So, what is it? Is it a ‘sacred commitment’? What if  you’re not religious? Is it just a legal commitment? What if marriage didn’t exist? Would you be any less committed to the person you’re with? As an LGBTQ person, do you feel strongly about being able to get married legally, or is it a heterocentric tradition that doesn’t apply to you? Does marriage imply ownership? Historically, marriage was about creating alliances that were good for the family, and a way to make certain that offspring ‘belonged’ to a certain man/family. It was about strategy, and power, and money. Romantic marriage, or marrying for love, is a modern concept, very twentieth century. What if you’re in a non-standard relationship, like a Poly one? Do you believe in monogamy, in forever? Is there a ‘special’ someone for every person?

Your thoughts?

Book: Women’s Writing in America (Short Stories)

Song: Crawling Back to You by Daughtry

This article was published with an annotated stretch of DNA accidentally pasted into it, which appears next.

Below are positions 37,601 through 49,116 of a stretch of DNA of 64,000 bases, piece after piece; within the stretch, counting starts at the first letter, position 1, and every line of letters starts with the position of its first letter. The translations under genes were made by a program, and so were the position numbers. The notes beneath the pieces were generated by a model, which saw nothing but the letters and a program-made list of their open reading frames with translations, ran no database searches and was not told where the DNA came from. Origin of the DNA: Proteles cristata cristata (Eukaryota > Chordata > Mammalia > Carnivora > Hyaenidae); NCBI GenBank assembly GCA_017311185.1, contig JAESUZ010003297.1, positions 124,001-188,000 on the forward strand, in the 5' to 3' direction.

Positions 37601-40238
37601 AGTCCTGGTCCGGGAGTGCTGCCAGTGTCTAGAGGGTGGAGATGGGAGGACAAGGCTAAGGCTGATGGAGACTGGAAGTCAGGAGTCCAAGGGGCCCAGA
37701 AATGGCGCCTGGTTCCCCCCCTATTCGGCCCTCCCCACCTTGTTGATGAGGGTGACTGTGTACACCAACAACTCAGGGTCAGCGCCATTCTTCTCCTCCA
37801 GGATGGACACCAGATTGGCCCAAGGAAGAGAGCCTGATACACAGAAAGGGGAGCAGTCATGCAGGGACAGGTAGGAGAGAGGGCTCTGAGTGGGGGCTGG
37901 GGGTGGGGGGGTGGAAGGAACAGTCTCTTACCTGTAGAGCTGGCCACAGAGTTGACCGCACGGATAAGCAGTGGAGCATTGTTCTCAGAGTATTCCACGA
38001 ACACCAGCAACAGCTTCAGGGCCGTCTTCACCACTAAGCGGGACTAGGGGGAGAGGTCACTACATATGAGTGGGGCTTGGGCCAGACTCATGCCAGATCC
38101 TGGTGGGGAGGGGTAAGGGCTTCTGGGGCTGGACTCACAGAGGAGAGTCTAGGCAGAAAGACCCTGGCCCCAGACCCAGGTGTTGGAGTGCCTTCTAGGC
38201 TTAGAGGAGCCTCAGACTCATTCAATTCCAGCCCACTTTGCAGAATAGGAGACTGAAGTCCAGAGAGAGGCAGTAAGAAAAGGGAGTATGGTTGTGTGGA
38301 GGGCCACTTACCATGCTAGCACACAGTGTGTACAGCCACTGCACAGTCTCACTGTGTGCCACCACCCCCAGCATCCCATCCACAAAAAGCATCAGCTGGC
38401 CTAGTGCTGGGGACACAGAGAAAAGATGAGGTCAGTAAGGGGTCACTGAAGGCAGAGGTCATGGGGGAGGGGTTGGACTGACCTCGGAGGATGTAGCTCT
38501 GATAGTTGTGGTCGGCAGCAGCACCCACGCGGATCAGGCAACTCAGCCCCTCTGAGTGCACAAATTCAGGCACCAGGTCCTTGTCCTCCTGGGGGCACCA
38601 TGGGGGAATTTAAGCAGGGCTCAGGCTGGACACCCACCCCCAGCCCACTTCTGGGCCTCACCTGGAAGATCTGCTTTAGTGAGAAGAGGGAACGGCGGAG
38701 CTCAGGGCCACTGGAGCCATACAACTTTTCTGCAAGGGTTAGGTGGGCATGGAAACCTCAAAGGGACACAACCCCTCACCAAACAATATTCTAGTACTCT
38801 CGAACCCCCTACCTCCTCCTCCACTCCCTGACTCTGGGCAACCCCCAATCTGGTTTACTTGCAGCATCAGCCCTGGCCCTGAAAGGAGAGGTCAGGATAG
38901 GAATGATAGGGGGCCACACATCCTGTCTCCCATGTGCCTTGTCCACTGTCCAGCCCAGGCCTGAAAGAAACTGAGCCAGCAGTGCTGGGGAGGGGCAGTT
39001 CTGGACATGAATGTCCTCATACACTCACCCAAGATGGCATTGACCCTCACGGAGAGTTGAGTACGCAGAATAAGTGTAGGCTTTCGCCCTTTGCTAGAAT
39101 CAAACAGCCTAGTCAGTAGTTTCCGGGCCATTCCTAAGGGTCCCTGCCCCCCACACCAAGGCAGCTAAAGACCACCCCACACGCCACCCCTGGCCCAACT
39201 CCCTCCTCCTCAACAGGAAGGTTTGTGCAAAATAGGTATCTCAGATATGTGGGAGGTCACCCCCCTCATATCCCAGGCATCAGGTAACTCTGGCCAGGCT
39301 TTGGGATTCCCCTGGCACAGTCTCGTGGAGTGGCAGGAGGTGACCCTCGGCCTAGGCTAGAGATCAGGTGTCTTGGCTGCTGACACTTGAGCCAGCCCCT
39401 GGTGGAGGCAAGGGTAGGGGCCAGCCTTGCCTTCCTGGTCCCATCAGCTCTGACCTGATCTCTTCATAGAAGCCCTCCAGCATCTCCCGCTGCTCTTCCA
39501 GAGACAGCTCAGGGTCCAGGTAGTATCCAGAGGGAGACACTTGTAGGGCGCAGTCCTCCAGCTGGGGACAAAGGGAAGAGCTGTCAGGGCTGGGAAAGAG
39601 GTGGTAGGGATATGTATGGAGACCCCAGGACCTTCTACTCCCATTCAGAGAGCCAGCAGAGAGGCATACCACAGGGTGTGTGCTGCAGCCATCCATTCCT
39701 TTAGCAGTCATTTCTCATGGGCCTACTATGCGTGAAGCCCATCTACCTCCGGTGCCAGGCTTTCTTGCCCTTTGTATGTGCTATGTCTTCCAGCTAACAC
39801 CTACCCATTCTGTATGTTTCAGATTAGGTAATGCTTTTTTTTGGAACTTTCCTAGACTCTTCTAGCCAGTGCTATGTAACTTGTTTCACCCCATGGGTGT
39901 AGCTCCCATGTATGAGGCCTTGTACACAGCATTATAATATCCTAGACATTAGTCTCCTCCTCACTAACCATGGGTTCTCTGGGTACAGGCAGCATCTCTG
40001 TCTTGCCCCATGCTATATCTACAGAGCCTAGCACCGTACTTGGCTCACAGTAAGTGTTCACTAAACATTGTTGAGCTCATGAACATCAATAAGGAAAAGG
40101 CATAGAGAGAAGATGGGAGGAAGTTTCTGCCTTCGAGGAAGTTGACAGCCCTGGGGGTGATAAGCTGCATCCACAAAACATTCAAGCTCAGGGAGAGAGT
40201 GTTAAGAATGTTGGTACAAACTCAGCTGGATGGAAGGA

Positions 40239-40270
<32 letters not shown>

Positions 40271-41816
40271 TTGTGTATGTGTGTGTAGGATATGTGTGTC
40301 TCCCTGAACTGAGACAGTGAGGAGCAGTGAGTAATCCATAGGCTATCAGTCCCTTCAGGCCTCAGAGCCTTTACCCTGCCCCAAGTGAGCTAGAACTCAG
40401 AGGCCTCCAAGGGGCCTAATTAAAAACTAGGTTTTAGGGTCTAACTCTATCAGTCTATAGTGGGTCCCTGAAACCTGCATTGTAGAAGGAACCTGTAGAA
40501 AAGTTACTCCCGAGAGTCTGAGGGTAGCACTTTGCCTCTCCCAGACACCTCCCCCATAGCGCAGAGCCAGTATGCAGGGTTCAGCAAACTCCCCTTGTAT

When the cracks start to show

I am not a pacer.Weakest Link in Chain

As in, when I decide to do something, I go all in. I put every bit of focus and energy into it. Heart and soul.

Now, if that’s a work project, or a hobby, it isn’t an issue. Because it’s finite, right? There’s an end to it, so I can go full steam until I have time to breathe again.

But these days, I’m running out of breathing moments. In fact, my tank is empty and I’m still twenty thousand leagues under the sea, with all manner of things with big teeth swimming around me.

And when I get stressed, and/or worried, my natural inclination is to go inside myself. To live in the office space that is my head, bouncing from internal conference room to conference room to deal with each project in play. In those rooms I deal with the ‘staff’ involved, then move to the next room and do it again. My world becomes internalized.